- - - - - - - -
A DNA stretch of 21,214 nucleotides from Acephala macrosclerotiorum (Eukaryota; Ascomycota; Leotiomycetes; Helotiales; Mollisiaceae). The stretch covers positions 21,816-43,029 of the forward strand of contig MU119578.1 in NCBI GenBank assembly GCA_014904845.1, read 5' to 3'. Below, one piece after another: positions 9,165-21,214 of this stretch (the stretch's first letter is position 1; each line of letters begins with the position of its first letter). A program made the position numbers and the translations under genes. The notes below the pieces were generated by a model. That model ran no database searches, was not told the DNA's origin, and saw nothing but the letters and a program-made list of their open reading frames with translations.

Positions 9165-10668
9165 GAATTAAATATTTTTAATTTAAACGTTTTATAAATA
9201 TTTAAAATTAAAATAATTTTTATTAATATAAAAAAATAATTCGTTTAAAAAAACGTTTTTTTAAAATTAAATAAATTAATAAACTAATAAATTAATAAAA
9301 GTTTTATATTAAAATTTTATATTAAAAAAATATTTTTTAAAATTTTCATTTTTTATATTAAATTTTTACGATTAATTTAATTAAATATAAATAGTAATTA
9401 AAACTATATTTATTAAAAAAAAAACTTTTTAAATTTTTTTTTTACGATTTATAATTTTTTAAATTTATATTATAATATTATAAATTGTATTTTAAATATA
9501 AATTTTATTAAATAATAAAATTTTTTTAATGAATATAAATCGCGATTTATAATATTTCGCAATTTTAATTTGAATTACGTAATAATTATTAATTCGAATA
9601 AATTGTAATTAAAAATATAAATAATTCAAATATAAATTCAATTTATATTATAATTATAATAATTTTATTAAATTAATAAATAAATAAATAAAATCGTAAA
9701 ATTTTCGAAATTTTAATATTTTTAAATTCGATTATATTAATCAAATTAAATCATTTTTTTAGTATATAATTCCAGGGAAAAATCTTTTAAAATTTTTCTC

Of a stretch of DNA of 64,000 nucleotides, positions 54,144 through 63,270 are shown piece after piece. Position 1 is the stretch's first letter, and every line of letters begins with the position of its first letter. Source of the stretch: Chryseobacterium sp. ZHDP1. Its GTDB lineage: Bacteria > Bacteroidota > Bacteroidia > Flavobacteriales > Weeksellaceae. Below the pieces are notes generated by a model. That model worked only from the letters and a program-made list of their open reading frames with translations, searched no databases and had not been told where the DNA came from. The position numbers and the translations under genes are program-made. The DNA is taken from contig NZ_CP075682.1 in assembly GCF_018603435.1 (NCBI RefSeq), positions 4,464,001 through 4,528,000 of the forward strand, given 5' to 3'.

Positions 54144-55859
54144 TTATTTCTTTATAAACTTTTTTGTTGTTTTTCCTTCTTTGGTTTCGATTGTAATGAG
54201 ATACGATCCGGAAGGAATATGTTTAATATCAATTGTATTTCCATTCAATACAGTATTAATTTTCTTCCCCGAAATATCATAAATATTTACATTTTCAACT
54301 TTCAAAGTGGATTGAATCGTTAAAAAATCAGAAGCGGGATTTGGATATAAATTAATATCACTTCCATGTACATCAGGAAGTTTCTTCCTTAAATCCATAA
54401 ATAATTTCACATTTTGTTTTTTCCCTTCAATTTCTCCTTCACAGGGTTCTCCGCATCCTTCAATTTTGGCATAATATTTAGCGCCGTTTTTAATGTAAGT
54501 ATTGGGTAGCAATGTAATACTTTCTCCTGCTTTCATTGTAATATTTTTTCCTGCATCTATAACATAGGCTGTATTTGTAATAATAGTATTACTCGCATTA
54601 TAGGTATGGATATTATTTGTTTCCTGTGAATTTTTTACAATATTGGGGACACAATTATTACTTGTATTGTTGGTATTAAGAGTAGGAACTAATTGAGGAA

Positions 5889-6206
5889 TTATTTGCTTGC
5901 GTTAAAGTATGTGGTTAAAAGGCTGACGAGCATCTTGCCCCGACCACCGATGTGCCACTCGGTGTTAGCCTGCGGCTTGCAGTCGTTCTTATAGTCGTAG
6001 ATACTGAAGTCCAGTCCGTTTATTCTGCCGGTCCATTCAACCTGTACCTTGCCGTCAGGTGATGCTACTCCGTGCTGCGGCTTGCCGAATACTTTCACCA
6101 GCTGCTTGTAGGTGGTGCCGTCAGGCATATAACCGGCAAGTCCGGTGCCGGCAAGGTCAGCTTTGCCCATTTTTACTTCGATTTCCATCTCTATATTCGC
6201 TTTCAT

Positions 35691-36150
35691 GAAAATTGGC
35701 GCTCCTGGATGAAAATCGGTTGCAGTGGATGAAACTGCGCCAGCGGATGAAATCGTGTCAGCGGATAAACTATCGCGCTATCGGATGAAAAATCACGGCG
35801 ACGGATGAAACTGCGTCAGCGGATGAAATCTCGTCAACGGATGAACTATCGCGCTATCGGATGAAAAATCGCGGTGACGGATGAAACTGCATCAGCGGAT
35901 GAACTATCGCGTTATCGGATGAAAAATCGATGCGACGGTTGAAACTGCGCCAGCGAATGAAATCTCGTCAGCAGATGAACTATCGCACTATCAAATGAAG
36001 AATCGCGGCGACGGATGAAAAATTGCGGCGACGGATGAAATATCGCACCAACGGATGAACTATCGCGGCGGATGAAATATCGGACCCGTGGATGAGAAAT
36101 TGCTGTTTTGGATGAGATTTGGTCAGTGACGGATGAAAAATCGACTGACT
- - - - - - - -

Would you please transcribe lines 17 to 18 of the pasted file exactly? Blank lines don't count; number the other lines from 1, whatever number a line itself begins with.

54601 TAGGTATGGATATTATTTGTTTCCTGTGAATTTTTTACAATATTGGGGACACAATTATTACTTGTATTGTTGGTATTAAGAGTAGGAACTAATTGAGGAA

Positions 5889-6206